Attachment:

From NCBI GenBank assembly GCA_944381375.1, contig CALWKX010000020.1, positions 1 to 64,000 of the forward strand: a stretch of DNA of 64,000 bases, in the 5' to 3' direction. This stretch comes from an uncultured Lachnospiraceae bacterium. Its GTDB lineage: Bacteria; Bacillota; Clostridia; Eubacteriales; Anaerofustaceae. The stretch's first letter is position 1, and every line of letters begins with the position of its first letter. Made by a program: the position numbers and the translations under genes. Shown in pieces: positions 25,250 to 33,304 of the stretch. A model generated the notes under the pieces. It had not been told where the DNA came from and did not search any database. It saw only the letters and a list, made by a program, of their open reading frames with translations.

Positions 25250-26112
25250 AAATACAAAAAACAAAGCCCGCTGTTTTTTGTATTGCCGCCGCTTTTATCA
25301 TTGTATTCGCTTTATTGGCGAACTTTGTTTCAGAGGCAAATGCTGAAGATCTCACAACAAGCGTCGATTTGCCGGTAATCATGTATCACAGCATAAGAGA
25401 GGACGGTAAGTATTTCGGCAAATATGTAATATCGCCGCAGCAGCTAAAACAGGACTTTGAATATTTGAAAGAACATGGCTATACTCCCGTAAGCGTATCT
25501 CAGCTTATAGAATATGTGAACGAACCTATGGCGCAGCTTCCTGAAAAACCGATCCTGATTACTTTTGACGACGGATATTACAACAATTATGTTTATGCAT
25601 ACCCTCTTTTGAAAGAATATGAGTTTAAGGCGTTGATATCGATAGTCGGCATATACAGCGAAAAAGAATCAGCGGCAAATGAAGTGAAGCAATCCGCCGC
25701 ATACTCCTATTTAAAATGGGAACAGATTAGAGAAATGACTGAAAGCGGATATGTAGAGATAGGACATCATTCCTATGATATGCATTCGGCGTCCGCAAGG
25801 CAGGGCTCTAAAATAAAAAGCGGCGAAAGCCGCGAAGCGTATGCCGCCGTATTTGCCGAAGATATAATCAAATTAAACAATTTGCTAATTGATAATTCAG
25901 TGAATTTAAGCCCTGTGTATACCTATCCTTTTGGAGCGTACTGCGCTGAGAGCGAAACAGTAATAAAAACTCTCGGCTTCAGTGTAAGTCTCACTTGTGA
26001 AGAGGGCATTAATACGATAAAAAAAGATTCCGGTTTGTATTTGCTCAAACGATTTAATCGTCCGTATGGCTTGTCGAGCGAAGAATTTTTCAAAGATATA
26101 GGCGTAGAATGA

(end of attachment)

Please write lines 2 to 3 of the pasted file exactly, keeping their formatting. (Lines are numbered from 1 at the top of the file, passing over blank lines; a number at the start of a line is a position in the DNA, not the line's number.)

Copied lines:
Positions 25250-26112
25250 AAATACAAAAAACAAAGCCCGCTGTTTTTTGTATTGCCGCCGCTTTTATCA